Cost is one difference, and technology is another. Floating wind farm technology is relatively new, but allows use of deeper water. Ireland's 50-metre contour line is the limit for traditional bottom-fixed wind farms, and it is also very close to population centres, which makes visibility of large turbines an issue - hence the attraction of floating structures Do offshore wind farms pose a navigational hazard to shipping? Inshore fishermen do have valid concerns. One of the first steps in identifying a site as a potential location for an offshore wind farm is to identify and assess the level of existing marine activity in the area and this particularly includes shipping. The National Marine Planning Framework aims to create, for the first time, a plan to balance the various kinds of offshore activity with the protection of the Irish marine environment. This is expected to be published before the end of 2020, and will set out clearly where is suitable for offshore renewable energy development and where it is not - due, for example, to shipping movements and safe navigation.

YEnvironmental organisations are concerned about the impact of turbines on bird populations, particularly migrating birds. A Danish scientific study published in 2019 found evidence that larger birds were tending to avoid turbine blades, but said it didn't have sufficient evidence for smaller birds – and cautioned that the cumulative effect of farms could still have an impact on bird movements. A full environmental impact assessment has to be carried out before a developer can apply for planning permission to develop an offshore wind farm. This would include desk-based studies as well as extensive surveys of the population and movements of birds and marine mammals, as well as fish and seabed habitats. If a potential environmental impact is identified the developer must, as part of the planning application, show how the project will be designed in such a way as to avoid the impact or to mitigate against it.

A typical 500 MW offshore wind farm would require an operations and maintenance base which would be on the nearby coast. Such a project would generally create between 80-100 fulltime jobs, according to the IWEA. There would also be a substantial increase to in-direct employment and associated socio-economic benefit to the surrounding area where the operation and maintenance hub is located.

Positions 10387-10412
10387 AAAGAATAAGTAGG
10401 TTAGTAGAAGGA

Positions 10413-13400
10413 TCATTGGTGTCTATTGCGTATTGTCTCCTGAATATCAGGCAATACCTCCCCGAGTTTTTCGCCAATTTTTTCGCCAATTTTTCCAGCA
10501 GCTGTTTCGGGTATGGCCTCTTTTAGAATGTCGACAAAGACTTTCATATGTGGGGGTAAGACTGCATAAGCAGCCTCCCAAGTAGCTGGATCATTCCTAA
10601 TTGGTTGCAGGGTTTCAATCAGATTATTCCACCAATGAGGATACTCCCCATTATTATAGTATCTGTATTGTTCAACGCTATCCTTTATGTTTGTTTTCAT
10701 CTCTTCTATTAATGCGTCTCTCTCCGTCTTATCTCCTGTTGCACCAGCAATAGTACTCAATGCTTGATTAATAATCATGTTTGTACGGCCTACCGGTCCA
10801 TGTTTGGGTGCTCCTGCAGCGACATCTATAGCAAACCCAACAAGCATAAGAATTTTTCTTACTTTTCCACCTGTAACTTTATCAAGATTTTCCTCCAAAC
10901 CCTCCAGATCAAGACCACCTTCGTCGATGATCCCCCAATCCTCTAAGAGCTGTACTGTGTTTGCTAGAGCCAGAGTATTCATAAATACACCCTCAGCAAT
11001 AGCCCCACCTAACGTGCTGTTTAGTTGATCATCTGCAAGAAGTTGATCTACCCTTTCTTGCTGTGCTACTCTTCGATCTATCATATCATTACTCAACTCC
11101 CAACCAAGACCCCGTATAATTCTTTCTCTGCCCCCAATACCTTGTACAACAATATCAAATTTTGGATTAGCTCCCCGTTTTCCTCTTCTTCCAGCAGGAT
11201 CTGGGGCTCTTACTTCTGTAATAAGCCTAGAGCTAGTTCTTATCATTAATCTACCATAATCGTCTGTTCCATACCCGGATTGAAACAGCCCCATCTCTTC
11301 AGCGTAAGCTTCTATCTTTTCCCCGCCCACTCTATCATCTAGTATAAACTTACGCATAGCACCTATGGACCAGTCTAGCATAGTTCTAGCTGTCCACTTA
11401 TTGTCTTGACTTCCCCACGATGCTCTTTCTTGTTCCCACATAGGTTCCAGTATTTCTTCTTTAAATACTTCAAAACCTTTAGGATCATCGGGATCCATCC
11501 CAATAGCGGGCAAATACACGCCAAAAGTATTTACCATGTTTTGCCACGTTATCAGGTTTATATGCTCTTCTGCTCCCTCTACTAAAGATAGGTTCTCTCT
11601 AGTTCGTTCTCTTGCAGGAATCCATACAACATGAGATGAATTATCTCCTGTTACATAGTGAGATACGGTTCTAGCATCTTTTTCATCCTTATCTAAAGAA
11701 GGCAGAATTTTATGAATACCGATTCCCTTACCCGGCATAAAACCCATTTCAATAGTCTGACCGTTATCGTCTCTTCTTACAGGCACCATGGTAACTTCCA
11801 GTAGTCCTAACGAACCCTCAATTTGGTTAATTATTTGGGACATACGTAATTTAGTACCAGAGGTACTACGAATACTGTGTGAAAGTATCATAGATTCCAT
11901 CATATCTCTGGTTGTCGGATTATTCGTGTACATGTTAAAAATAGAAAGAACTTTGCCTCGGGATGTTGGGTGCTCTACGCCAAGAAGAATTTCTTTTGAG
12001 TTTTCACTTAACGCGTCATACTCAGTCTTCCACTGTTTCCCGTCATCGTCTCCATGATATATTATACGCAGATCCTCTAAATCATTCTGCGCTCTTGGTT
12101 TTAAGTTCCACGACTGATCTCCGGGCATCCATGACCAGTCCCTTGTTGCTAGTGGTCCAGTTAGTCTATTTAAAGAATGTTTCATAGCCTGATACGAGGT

The recent Carbon Trust report for the IWEA, entitled Harnessing our potential, identified significant skills shortages for offshore wind in Ireland across the areas of engineering financial services and logistics. The IWEA says that as Ireland is a relatively new entrant to the offshore wind market, there are "opportunities to develop and implement strategies to address the skills shortages for delivering offshore wind and for Ireland to be a net exporter of human capital and skills to the highly competitive global offshore wind supply chain". Offshore wind requires a diverse workforce with jobs in both transferable (for example from the oil and gas sector) and specialist disciplines across apprenticeships and higher education. IWEA have a training network called the Green Tech Skillnet that facilitates training and networking opportunities in the renewable energy sector.

It is expected that developing the 3.5 GW of offshore wind energy identified in the Government's Climate Action Plan would create around 2,500 jobs in construction and development and around 700 permanent operations and maintenance jobs. The Programme for Government published in 2020 has an enhanced target of 5 GW of offshore wind which would create even more employment. The industry says that in the initial stages, the development of offshore wind energy would create employment in conducting environmental surveys, community engagement and development applications for planning. As a site moves to construction, people with backgrounds in various types of engineering, marine construction and marine transport would be recruited. Once the site is up and running , a project requires a team of turbine technicians, engineers and administrators to ensure the wind farm is fully and properly maintained, as well as crew for the crew transfer vessels transporting workers from shore to the turbines.

The IEA says that today's offshore wind market "doesn't even come close to tapping the full potential – with high-quality resources available in most major markets". It estimates that offshore wind has the potential to generate more than 420 000 Terawatt hours per year (TWh/yr) worldwide – as in more than 18 times the current global electricity demand. One Terawatt is 114 megawatts, and to put it in context, Scotland it has a population a little over 5 million and requires 25 TWh/yr of electrical energy.

Not as advanced as wind, with anchoring a big challenge – given that the most effective wave energy has to be in the most energetic locations, such as the Irish west coast. Britain, Ireland and Portugal are regarded as most advanced in developing wave energy technology. The prize is significant, the industry says, as there are forecasts that varying between 4000TWh/yr to 29500TWh/yr. Europe consumes around 3000TWh/year.

The industry has two main umbrella organisations – the Irish Wind Energy Association, which represents both onshore and offshore wind, and the Marine Renewables Industry Association, which focuses on all types of renewable in the marine environment.

©Afloat 2020